Book Review: “The Mighty Weakness of John Knox”

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When thinking about the great men who were responsible for the lasting effects of the Reformation, usually it is Calvin and Luther that come to mind first and foremost. But if not for John Knox, the post-Reformation world would have been a very different place. Indeed, many thanks are in order for the heroic courage displayed by Knox and the valiant burden he had for lost souls to be reached with the Gospel.  While The Mighty Weakness of John Knox is not an exhaustive look at the life of this Reformer, what is brought out in Douglas Bond’s biography will be not be merely helpful head knowledge, but truly edifying knowledge to the heart.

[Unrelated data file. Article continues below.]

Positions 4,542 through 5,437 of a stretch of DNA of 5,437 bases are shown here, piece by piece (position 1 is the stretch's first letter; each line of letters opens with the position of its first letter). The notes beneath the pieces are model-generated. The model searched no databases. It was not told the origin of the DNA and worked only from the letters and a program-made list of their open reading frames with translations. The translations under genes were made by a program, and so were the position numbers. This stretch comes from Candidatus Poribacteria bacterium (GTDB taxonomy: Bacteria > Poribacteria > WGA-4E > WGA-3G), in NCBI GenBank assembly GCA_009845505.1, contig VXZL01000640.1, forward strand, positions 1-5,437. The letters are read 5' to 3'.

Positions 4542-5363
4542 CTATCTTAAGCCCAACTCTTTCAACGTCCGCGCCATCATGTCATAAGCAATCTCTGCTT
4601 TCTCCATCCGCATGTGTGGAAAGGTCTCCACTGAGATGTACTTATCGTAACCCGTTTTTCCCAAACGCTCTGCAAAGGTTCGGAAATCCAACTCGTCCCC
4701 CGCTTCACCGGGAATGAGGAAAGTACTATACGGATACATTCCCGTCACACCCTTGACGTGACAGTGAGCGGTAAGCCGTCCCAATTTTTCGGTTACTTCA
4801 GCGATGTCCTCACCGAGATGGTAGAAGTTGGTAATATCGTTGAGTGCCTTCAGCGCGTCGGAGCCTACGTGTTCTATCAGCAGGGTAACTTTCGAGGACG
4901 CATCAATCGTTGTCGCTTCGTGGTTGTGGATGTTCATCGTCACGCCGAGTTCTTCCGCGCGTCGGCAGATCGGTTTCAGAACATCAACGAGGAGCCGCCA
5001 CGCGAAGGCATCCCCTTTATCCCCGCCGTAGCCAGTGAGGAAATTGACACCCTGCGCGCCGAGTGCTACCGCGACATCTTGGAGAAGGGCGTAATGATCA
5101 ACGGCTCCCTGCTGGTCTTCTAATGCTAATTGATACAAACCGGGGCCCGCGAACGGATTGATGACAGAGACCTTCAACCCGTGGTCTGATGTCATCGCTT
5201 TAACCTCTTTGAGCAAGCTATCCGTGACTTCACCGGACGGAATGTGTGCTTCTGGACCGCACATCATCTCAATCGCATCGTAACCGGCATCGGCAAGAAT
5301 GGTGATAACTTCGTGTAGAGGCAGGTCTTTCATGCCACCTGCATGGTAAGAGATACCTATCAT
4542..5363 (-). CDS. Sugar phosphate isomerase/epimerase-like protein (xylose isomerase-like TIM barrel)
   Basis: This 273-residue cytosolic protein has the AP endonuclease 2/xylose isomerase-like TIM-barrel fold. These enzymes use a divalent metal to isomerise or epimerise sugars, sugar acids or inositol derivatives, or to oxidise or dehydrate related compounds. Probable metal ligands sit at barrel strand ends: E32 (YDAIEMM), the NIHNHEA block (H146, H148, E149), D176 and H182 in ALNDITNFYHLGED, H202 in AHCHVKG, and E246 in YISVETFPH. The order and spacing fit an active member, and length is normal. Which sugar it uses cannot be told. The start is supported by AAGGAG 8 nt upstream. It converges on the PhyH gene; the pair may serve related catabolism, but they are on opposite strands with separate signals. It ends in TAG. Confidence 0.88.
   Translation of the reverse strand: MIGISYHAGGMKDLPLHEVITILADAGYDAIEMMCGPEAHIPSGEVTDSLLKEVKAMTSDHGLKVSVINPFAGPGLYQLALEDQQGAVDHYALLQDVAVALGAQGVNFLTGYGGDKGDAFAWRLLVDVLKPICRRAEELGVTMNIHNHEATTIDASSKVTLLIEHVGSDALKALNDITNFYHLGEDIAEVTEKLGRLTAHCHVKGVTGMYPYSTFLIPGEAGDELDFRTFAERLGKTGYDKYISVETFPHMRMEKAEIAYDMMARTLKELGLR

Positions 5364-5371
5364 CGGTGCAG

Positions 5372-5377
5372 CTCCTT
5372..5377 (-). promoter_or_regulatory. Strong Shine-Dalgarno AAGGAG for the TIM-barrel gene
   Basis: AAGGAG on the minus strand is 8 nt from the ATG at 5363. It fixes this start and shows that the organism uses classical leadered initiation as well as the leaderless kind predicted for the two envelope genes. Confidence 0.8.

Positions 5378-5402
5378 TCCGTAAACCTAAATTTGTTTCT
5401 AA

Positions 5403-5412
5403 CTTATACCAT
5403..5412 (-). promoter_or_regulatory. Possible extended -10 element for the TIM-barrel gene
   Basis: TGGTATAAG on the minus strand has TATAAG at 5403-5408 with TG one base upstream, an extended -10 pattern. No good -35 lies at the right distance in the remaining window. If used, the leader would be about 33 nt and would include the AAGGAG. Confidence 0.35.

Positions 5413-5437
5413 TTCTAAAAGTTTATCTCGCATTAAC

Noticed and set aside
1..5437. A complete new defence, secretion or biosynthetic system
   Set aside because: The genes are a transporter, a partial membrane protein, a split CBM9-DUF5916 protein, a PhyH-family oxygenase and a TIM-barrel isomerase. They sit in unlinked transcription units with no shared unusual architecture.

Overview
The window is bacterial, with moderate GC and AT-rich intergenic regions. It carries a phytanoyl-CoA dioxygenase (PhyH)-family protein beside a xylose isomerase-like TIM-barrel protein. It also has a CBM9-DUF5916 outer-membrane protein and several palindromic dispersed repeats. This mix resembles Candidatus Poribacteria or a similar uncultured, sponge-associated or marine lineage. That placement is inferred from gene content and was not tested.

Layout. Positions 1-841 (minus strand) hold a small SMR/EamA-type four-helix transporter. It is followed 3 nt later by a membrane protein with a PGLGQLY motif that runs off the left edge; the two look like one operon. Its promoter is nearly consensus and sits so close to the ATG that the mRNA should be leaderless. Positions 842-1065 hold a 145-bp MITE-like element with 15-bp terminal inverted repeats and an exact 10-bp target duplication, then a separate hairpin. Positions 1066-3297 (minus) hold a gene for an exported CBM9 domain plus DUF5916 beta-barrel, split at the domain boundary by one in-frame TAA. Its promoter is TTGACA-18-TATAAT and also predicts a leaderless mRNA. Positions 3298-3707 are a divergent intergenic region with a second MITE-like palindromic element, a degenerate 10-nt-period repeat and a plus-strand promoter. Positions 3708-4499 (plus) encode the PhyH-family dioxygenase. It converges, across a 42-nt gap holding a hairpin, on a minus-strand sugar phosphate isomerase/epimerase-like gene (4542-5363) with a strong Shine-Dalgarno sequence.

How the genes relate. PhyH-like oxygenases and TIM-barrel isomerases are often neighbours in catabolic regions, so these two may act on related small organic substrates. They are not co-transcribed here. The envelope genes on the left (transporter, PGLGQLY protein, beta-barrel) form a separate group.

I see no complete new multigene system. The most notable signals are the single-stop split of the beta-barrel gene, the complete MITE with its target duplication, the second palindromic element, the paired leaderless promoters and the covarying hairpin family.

What was the strength to the successful ministry of John Knox? Bond is convinced that his strength was his weakness. The words of 2 Corinthians 12:10 parallel the success of Knox: For the sake of Christ, then, I am content with weaknesses, insults, hard- ships, persecutions, and calamities. For when I am weak, then I am strong.” I was not aware of the fact that Knox suffered so dearly. A not simply was his suffering of physical discomfort, but he was also virtually a man to be hunted down – by a lot of people. Nevertheless, Knox was almost outrageously firm against the elitist, anti-Protestant members of society. He didn’t have an axe to grind; he had a Gospel to defend. And Knox did so fearlessly. Douglas Bond’s biography dives deep into the depths of John Knox’s greatness: his weaknesses. It is a highly recommendable book for historical understanding, for Christian edification, and for reason to praise a God who is mighty enough to use the weak for His glory.

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